Personal Experience and Cultural Awareness as Resources in Teaching Intercultural Communication: A Hong Kong Case Study



The first line of Kipling’s famous poem has often been quoted in isolation as an example of the author’s pessimistic attitudes toward race and the Empire, but the essential point is actually in the final line: When people meet—face to face—race, nationality, class, and geography cease to exist as dividing lines between people. The refrain from Kipling’s poem is still relevant today. Research shows that when people have no first-hand experience with people from other ethnic or cultural groups, they tend to rely on stereotypical accounts they get from the media or from other people, and the result is often prejudice and cultural generalizations. But if they meet and have personal encounters with “the other,” the stereotypes they form tend to be more positive (see, for example, Kashima, Fiedler, and Freytag 2008; Ladegaard 2011c).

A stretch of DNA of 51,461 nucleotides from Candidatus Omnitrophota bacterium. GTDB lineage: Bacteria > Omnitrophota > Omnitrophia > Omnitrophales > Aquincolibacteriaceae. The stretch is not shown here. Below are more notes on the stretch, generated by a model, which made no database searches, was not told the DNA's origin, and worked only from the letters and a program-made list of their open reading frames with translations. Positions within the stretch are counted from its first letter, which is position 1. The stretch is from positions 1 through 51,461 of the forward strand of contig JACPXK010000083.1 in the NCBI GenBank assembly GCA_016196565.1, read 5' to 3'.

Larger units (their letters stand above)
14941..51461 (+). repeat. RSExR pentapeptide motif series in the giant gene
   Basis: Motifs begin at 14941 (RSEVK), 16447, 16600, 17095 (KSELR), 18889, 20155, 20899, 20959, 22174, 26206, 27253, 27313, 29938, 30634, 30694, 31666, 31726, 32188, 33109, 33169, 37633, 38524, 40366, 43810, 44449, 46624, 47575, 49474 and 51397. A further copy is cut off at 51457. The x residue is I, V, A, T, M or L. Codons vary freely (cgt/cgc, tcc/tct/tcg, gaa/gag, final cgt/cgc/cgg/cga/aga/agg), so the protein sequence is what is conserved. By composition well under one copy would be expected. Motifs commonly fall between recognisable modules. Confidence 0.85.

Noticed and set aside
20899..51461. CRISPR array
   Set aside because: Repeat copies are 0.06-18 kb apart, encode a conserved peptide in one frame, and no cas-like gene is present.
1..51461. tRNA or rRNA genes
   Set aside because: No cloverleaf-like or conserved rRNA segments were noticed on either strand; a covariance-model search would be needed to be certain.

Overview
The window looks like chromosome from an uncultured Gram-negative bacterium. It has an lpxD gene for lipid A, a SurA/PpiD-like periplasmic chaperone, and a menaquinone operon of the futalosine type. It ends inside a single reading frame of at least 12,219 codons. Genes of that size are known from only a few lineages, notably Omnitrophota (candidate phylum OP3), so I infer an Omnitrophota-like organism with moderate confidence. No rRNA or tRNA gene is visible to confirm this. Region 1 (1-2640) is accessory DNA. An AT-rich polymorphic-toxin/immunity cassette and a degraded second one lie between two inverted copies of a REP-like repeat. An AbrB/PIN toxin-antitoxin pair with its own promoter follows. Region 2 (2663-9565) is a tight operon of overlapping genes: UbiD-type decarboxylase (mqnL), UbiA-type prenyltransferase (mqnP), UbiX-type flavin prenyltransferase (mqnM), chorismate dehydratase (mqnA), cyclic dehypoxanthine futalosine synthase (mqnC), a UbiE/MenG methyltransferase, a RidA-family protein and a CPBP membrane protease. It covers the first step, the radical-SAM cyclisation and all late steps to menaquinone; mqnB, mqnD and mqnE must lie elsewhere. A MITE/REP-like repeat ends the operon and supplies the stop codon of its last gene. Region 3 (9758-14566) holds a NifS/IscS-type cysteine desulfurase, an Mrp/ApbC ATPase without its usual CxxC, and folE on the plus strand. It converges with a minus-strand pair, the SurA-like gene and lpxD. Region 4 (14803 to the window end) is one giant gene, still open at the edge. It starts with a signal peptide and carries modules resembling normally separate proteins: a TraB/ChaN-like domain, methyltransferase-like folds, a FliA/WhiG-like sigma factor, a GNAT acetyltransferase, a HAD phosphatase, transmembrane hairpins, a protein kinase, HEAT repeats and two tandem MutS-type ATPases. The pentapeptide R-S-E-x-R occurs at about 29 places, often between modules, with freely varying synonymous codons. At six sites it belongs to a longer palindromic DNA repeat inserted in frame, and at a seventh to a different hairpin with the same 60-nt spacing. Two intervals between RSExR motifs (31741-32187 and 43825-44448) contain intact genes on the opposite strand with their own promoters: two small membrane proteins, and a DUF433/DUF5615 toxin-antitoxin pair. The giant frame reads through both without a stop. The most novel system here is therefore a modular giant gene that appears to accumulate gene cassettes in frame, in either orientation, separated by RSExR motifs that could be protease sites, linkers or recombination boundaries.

Chinese Student Cultural Awareness Exchange Student Intercultural Communication Local Student 
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© Gordon E. Slethaug and Jane Vinther 2015

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